In the second SpaceX Hyperloop Pod Competition held August 25–27, 2017, in Hawthorne, Calif., a team of University of Maryland undergraduate students was one of only six selected to complete an open air run (riding down the track without it being sealed) in the Hyperloop tube.
The team, UMD Loop, competed against 24 international teams in this round of the competition, which aims to advance the "hyperloop" concept for a long-distance, high-speed transportation system that would send pods full of people or cargo through a near-vacuum tube at high speeds.
In the preliminary rounds, teams first ran their pods on a test track. UMD completed two of these runs before being selected to complete an open air run in the tube.
UMD Loop and its second-generation pod Nemesis completed a successful open air run in the tube on the first day of competition, but was ultimately not one of the three teams selected to attempt a vacuum-pressure run on the final day of competition. The team’s top-six finish follows its successful run at the first Hyperloop competition in January 2017. At that event, the UMD pod Prometheus took top honors for Performance in Operations.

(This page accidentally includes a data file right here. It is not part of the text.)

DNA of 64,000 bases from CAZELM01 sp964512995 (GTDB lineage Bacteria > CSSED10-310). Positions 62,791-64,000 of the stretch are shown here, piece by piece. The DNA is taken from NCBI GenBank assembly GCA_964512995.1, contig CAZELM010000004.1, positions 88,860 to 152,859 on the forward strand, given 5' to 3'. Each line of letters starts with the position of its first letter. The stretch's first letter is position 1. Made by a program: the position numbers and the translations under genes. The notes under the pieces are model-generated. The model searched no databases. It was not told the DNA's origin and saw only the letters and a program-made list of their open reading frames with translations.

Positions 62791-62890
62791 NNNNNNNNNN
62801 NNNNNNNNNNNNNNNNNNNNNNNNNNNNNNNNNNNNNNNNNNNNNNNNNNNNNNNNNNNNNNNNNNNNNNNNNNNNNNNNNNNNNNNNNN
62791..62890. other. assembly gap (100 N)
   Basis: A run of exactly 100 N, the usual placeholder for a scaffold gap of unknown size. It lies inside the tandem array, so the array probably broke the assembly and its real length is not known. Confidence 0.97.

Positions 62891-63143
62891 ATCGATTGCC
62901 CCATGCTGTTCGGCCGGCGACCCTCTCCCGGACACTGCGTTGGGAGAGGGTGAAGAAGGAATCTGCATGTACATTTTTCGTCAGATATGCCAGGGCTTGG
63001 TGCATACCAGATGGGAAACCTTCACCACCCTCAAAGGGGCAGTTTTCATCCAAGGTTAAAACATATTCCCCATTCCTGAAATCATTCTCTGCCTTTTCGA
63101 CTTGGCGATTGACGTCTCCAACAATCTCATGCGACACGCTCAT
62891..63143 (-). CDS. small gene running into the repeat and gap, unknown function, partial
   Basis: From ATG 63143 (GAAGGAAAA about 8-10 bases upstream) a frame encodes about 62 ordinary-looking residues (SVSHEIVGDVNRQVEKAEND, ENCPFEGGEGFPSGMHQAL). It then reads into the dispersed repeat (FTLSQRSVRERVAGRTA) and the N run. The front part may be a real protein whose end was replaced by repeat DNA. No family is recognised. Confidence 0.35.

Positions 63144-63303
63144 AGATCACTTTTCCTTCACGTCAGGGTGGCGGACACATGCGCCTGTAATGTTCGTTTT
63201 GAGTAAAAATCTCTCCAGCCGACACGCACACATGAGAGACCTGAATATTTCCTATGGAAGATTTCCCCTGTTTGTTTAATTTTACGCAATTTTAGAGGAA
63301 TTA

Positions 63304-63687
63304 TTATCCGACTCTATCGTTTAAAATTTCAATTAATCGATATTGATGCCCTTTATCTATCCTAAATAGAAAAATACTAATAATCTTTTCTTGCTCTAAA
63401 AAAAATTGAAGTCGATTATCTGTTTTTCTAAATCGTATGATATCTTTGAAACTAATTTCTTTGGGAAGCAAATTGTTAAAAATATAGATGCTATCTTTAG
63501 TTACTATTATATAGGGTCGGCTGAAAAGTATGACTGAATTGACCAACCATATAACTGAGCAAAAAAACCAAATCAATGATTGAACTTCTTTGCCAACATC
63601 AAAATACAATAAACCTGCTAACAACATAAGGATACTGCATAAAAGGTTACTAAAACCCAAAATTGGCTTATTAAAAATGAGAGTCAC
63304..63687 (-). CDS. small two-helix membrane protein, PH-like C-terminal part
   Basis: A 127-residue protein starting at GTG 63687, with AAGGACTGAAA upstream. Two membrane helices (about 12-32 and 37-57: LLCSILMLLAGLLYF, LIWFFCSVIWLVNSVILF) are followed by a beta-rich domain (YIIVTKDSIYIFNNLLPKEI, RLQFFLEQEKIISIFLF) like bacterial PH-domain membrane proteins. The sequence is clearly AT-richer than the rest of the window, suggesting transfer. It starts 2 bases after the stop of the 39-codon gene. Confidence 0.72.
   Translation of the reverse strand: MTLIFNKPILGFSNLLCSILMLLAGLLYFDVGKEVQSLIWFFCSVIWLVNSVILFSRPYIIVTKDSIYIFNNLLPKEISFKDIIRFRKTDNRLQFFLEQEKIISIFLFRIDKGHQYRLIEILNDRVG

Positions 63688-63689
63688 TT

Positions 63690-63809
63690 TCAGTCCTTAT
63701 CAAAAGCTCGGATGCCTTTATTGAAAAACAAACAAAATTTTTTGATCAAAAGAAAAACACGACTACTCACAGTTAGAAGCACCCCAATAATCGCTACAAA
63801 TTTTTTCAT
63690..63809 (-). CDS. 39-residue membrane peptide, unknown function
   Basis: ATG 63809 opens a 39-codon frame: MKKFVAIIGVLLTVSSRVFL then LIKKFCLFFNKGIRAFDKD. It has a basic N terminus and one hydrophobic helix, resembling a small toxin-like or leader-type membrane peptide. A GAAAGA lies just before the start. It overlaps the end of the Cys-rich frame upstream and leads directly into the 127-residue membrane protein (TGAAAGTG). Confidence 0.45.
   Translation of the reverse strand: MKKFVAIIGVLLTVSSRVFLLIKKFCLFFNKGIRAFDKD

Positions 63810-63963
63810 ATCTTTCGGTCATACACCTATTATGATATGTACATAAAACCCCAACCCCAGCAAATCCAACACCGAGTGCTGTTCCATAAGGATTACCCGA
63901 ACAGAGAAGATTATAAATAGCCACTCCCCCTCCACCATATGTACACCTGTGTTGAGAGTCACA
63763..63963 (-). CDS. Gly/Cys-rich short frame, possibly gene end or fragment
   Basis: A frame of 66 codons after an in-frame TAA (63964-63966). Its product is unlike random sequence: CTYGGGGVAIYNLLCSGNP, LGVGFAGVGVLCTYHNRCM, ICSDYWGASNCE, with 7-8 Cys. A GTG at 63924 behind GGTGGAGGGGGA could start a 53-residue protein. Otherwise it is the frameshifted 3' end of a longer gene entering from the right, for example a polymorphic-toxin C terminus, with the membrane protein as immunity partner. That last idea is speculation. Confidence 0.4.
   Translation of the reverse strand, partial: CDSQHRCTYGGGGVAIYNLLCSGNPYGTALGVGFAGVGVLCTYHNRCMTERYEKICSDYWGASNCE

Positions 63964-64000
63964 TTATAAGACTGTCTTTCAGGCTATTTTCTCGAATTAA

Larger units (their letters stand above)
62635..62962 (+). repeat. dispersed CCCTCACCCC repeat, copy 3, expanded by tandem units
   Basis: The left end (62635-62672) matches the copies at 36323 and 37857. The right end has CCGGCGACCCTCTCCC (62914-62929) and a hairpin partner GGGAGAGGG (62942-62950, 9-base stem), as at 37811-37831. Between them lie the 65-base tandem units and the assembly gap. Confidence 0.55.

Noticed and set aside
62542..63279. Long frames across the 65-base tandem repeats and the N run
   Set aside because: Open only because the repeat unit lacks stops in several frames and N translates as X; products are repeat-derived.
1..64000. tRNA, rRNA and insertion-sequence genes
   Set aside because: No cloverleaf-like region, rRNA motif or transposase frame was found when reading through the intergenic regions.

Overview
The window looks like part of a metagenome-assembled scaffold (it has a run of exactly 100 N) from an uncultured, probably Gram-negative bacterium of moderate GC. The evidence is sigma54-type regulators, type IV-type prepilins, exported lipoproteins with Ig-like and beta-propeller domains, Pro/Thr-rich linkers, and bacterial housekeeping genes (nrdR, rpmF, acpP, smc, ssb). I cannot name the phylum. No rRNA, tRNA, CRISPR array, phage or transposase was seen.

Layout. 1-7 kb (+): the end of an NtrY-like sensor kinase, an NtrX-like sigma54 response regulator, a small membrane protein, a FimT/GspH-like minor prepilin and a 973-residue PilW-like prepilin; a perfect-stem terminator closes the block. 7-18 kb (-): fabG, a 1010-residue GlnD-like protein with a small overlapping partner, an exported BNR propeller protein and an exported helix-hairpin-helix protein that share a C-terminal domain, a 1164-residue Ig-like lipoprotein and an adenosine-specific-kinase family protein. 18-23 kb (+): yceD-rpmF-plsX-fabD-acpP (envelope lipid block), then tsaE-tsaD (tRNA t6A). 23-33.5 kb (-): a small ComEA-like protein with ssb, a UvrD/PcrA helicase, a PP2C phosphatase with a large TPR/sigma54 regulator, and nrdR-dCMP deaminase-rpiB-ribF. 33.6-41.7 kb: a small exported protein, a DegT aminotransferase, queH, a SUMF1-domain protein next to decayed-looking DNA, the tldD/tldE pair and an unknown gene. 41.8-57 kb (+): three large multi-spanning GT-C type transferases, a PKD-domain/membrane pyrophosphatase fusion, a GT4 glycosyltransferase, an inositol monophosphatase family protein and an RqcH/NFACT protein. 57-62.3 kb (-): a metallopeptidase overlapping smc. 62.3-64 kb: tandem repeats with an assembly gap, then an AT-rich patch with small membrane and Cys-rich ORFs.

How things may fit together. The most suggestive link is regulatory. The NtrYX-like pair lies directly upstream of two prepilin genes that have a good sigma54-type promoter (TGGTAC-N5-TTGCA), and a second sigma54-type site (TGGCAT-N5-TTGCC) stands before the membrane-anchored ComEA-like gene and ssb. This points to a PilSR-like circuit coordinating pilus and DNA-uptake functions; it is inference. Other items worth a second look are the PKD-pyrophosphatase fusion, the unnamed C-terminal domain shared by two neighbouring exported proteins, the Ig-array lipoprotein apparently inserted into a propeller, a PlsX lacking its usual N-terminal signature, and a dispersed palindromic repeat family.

“It was incredibly exciting to see Nemesis achieve levitation,” says UMD Loop team captain Kyle Kaplan (B.S. '18, aerospace engineering). “Our team was complimented by many of the SpaceX judges about our design choices and craftsmanship, and we are very excited for the next competition.”
By achieving levitation, Kaplan means the pod reached a speed sufficient for it to lift off its wheels, per the principles of passive magnetic levitation. When the pod reaches that speed, it will lift off the track by up to half an inch.
WARR, a team from the Technical University of Munich in Germany, won the competition by reaching a top speed of 201 mph during its vacuum run.